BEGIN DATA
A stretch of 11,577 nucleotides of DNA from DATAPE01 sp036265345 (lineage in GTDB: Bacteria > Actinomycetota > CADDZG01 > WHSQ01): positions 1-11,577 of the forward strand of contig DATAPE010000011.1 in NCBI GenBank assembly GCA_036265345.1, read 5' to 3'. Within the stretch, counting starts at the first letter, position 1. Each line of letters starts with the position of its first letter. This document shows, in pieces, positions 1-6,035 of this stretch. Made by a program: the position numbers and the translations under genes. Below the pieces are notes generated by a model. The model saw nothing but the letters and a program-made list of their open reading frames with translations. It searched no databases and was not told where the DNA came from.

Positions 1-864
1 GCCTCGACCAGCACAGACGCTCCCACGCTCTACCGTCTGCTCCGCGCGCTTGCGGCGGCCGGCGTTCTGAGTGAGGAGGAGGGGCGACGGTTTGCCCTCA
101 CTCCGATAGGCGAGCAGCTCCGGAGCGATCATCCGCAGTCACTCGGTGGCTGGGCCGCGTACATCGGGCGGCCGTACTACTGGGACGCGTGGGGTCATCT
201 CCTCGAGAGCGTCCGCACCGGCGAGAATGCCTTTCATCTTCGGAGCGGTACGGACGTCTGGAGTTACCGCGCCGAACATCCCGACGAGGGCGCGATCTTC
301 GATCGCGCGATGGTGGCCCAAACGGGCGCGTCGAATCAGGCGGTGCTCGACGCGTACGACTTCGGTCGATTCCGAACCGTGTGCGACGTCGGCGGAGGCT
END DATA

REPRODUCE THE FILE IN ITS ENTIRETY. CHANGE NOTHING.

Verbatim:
A stretch of 11,577 nucleotides of DNA from DATAPE01 sp036265345 (lineage in GTDB: Bacteria > Actinomycetota > CADDZG01 > WHSQ01): positions 1-11,577 of the forward strand of contig DATAPE010000011.1 in NCBI GenBank assembly GCA_036265345.1, read 5' to 3'. Within the stretch, counting starts at the first letter, position 1. Each line of letters starts with the position of its first letter. This document shows, in pieces, positions 1-6,035 of this stretch. Made by a program: the position numbers and the translations under genes. Below the pieces are notes generated by a model. The model saw nothing but the letters and a program-made list of their open reading frames with translations. It searched no databases and was not told where the DNA came from.

Positions 1-864
1 GCCTCGACCAGCACAGACGCTCCCACGCTCTACCGTCTGCTCCGCGCGCTTGCGGCGGCCGGCGTTCTGAGTGAGGAGGAGGGGCGACGGTTTGCCCTCA
101 CTCCGATAGGCGAGCAGCTCCGGAGCGATCATCCGCAGTCACTCGGTGGCTGGGCCGCGTACATCGGGCGGCCGTACTACTGGGACGCGTGGGGTCATCT
201 CCTCGAGAGCGTCCGCACCGGCGAGAATGCCTTTCATCTTCGGAGCGGTACGGACGTCTGGAGTTACCGCGCCGAACATCCCGACGAGGGCGCGATCTTC
301 GATCGCGCGATGGTGGCCCAAACGGGCGCGTCGAATCAGGCGGTGCTCGACGCGTACGACTTCGGTCGATTCCGAACCGTGTGCGACGTCGGCGGAGGCT